Major INDI Library release v1.9.0 bring significant internal changes championed by @pawel-soja to modernize core INDI Library drivers and clients. New drivers for DeepSkyDad Flat Panel & Pegasus devices plus further improvements to PCM8 drivers.
What is the best way to use an Rpi as just an Indi client?
I am trying to eliminate cables running from ground to the scope. I have an Rpi4-8 with 8 Gb (Ubuntu 64 bit OS on an SSD drive) running EKOS/PHD2 as my main equipment controller at the base of the scope (I vnc over ethernet to the house) . Currently I have a powered 7 port USB3.0 hub there also and all the USB cables (main camera, mount, guide camera, filterwheel, e-finder) come down from the scope to that hub. I have a spare Rpi4-1 (1 GB RAM) and I would like to mount it with the USB Hub up on the scope, keep all the USB cables up at the scope and connect over WiFi from the Rpi4-1 to the Rpi4-8 at the scope base. On the Rpi4-1 I only want to run the necessary device manager to connect to all the equipment and download image files.
My question is what is the easiest and most convenient way to do this? I want to be able to power up the equipment and not have to actually connect to the Rpi4-1 other than when I start up the Rpi4-8 and tell it to connect to the remote client. I have current versions of the OS, Kstars and PhD2 loaded on both Rpi's. I am sure I can hunt and peck my way to an answer, but I thought I would ask here first as someone is surely doing something similar.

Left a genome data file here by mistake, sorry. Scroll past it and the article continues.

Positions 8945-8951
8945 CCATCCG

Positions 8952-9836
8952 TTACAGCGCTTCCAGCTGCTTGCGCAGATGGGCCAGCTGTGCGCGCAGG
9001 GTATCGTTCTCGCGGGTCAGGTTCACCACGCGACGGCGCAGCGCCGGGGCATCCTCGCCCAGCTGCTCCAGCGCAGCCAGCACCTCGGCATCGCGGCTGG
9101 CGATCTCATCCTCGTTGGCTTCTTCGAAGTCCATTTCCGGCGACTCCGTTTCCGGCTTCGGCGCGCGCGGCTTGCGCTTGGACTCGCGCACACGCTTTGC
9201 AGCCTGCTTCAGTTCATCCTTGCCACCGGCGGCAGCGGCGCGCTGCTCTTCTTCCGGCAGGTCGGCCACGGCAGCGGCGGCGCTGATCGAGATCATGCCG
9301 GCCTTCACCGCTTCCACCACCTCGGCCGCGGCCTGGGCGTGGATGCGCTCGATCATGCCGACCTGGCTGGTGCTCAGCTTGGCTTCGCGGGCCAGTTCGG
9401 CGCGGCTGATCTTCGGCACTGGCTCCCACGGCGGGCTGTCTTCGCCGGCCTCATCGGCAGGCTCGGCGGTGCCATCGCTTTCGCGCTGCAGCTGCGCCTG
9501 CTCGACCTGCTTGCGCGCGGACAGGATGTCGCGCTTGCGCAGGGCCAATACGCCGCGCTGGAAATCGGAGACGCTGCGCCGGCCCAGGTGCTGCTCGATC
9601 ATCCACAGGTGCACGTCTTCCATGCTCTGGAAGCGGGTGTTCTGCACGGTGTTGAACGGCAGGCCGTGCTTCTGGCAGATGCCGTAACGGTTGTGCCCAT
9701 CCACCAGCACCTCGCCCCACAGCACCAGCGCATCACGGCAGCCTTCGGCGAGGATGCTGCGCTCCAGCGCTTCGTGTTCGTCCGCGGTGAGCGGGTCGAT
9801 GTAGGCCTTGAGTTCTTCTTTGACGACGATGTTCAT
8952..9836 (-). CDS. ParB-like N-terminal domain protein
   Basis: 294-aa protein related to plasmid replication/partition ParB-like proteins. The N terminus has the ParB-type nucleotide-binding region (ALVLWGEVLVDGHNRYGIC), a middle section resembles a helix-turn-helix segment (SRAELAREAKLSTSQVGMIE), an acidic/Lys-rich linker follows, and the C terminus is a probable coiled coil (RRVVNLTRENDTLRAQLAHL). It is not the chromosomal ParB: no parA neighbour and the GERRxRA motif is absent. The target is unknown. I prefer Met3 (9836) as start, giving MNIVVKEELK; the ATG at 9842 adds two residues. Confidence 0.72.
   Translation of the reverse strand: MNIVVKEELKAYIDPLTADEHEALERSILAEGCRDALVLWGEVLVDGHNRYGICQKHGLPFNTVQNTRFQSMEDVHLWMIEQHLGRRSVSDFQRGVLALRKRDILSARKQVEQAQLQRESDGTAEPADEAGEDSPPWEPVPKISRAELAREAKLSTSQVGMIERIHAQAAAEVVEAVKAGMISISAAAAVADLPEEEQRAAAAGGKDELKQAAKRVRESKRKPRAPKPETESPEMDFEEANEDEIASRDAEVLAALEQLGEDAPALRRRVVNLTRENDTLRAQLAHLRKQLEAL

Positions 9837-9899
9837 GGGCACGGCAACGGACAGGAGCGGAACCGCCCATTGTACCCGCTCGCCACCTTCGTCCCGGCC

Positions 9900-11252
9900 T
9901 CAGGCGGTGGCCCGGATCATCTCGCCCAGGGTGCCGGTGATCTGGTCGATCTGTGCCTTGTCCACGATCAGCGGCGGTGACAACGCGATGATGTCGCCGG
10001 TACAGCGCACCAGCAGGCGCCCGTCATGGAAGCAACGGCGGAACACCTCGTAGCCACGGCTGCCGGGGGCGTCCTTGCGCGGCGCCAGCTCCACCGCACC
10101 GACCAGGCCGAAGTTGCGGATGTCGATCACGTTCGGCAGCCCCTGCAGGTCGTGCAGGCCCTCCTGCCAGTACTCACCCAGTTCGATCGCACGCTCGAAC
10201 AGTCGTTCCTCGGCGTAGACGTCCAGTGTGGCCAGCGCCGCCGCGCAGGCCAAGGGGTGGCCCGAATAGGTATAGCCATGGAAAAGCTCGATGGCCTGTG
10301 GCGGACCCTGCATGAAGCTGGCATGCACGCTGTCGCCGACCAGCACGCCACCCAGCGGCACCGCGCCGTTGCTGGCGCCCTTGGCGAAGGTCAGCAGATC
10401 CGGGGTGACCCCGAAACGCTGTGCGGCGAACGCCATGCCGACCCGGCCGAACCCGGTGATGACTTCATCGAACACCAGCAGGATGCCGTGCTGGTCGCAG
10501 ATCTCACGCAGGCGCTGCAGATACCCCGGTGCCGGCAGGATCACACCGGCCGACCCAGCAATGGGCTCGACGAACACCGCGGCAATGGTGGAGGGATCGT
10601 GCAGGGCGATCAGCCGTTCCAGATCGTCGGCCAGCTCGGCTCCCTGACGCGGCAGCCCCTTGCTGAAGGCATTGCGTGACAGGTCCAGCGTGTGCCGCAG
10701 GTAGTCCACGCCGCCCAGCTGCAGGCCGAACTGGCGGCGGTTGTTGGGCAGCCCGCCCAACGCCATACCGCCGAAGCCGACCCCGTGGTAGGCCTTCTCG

I guess I wanted to add that since the older Rpi4-1 only has 1 G of RAM I want as lightweight an OS as possible. So while I currently have Ubuntu 20.1 installed on an SD card I could (would) switch to a lighter OS, I am not enough of a Linux user to know which way to go, Raspbian/Astroberry or Ubuntu/Kstars (some version). I need the 64 bit Ubuntu on the Rpi4-8 to successfully do plate solving quickly, but not on the client.
I think you're switching the words "client" and "server" in your head (very common confusion). The idea is that the "server" provides "services" like the control of your astronomy devices without the added computing overhead of a graphical desktop environment or much of anything else going on. The "client" contracts out these "services" to the server without needing a physical connection to the camera, mount, etc.
You want a lightweight INDI *server* on the scope that controls the devices. That will certainly run on a minimal OS (ubuntu server or Raspberry server).
Kstars/Ekos is an INDI *client* with a GUI and plate solving and so forth. That's the heavier lift requiring more memory, a desktop environment, etc.